Coalition of 15 Music Orgs File Complaint Over Digital Millennium Copyright Act

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RIAA, NMPA, managers and creators sent comment to U.S. Copyright Office.

A coalition of 15 music organizations representing creators and companies has submitted comments to the U.S. Copyright Office about the safe harbors in the Digital Millennium Copyright Act (DMCA) and why they’re not working for the music business. Among them are the Recording Industry Association of America (RIAA), the National Music Publishers’ Association (NMPA), and various collection societies and creators organizations.

What’s in the filing isn’t a surprise: For years, labels, publishers and creators have made the case that the 1998 law—which limits the liability of companies like YouTube—prevents the online market from properly valuing music. And when the Copyright Office originally announced the study in 2015, it seemed unlikely that it would result in any action. Now, however, as House Judiciary Committee Chairman Bob Goodlatte (R-Va.) prepares to move ahead with a long-awaited copyright process, under a Trump Administration perceived to be friendlier to rightsholders, it could become more important.

The substance of the filing is fairly similar to what various music business organizations have said before: By setting up a system where rightsholders need to ask websites to remove content uploaded by users, the DMCA erodes the value of music. The number of organizations that filed comments together is unusual, however, especially since they represent parts of the music business that are sometimes in conflict with one another – labels, publishers, managers, creators organizations, and even unions.

The DMCA safe harbor gives Internet service providers and sites that allow users to upload content a way to avoid liability for copyright infringement in most cases, as long as they respond promptly to takedown requests. But most of those in the music business believe that this puts an unfair burden on rightsholders. It can be so expensive to monitor for unauthorized content that it’s often easier to sign license deals – even ones for less than market rates. Label executives say that this dynamic is why YouTube pays less for music than Spotify.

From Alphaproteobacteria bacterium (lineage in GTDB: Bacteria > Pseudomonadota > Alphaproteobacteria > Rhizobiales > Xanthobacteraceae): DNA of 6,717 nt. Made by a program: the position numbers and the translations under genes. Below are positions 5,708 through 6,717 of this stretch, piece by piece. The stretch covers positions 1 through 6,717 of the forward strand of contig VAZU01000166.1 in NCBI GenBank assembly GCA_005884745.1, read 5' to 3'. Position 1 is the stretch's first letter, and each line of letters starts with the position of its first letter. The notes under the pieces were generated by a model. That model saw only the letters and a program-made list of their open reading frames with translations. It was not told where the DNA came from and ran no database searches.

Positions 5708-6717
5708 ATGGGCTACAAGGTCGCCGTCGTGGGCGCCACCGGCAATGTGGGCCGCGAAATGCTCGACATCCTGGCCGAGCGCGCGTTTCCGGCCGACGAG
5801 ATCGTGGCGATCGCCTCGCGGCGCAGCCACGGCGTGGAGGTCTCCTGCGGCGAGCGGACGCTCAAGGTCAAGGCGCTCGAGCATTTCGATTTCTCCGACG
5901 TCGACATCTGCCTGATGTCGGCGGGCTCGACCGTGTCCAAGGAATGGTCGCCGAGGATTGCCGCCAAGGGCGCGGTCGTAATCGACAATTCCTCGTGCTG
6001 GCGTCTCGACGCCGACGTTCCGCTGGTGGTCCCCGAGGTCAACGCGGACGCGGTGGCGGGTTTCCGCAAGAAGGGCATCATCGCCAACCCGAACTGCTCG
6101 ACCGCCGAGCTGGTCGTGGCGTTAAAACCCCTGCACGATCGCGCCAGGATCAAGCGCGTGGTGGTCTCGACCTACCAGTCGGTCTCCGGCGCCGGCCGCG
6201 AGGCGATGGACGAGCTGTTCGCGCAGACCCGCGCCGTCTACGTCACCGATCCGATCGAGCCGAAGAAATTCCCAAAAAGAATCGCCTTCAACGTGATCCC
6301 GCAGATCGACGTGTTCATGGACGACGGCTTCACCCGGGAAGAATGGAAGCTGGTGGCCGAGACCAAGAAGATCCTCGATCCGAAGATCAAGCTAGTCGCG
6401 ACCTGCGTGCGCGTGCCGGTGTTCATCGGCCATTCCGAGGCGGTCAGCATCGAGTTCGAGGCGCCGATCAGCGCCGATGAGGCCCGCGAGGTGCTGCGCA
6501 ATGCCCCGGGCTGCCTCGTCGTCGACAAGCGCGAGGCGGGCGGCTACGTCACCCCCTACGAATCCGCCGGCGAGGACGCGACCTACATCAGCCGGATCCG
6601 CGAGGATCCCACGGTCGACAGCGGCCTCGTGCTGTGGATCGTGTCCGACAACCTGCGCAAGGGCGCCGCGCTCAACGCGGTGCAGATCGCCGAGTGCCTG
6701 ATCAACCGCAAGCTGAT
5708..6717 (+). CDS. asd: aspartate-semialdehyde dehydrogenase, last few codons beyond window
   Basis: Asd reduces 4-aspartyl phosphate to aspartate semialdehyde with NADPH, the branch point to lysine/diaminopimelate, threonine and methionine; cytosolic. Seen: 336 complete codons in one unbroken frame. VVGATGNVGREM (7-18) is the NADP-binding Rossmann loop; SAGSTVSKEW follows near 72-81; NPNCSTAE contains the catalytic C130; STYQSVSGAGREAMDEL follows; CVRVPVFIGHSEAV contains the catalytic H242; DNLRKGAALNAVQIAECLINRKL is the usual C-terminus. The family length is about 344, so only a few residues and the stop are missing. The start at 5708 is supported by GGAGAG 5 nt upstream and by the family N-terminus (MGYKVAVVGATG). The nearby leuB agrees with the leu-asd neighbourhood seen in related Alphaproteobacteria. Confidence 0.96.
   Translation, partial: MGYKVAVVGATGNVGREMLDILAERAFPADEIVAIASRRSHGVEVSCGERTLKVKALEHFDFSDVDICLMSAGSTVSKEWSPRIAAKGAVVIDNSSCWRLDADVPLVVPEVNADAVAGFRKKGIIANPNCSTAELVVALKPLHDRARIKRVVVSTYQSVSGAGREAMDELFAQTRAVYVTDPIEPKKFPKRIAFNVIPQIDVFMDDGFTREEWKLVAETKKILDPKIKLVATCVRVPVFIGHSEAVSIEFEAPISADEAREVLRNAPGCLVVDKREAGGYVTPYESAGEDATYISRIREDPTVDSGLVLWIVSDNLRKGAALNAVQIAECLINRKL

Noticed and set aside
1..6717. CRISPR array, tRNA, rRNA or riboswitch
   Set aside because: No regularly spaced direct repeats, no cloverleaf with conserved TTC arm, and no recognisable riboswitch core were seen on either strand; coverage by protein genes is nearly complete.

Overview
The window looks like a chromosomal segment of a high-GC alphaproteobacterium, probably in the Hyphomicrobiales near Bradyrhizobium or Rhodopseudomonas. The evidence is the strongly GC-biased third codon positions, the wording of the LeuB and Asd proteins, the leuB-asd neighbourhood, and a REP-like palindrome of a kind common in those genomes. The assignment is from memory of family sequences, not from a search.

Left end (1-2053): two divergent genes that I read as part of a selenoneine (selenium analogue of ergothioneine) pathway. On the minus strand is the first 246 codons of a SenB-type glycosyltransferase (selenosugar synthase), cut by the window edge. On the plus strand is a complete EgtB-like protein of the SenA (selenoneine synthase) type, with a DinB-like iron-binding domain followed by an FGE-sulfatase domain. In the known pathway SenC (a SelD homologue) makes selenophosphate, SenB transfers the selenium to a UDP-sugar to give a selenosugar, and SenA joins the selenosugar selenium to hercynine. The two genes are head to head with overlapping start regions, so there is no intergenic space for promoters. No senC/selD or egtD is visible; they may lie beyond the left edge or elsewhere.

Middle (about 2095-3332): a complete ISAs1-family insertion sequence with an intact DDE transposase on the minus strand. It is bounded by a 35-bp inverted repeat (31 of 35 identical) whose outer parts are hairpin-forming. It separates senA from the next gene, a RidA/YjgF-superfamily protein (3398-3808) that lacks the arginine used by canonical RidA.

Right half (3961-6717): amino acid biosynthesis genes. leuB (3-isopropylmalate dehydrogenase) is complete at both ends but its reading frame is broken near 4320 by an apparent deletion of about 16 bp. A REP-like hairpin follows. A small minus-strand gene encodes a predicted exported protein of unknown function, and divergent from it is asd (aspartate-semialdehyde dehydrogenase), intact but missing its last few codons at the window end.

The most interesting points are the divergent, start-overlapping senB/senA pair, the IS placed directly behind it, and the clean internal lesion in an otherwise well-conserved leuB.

Internet companies have said that the DMCA’s safe harbors provide important legal protection for any company that hosts user-generated content. YouTube has said that its content identification software does a good job of identifying unauthorized content – and that most rightsholders then choose to monetize rather than remove it.

At the root of the issue is a disagreement about exactly what the DMCA was intended to do. Congress certainly intended to reassure Internet service providers that they could invest in broadband infrastructure without worrying about potential copyright liability. But what about a company like YouTube, that was hard to envision in 1998? So far, in cases like Viacom’s copyright infringement lawsuit against YouTube, courts have generally opted for an expansive reading of the DMCA. But BMG’s recent case against the Internet service provider Cox Communications, resulted in a decision that interpreted the law more narrowly.

So far, lobbyists for both media and technology companies have generally been reluctant to push Congress to update the DMCA, for fear a new law would be worse. It’s hard to know whether that will change as the copyright reform process moves ahead, although the power of technology companies could make it unlikely.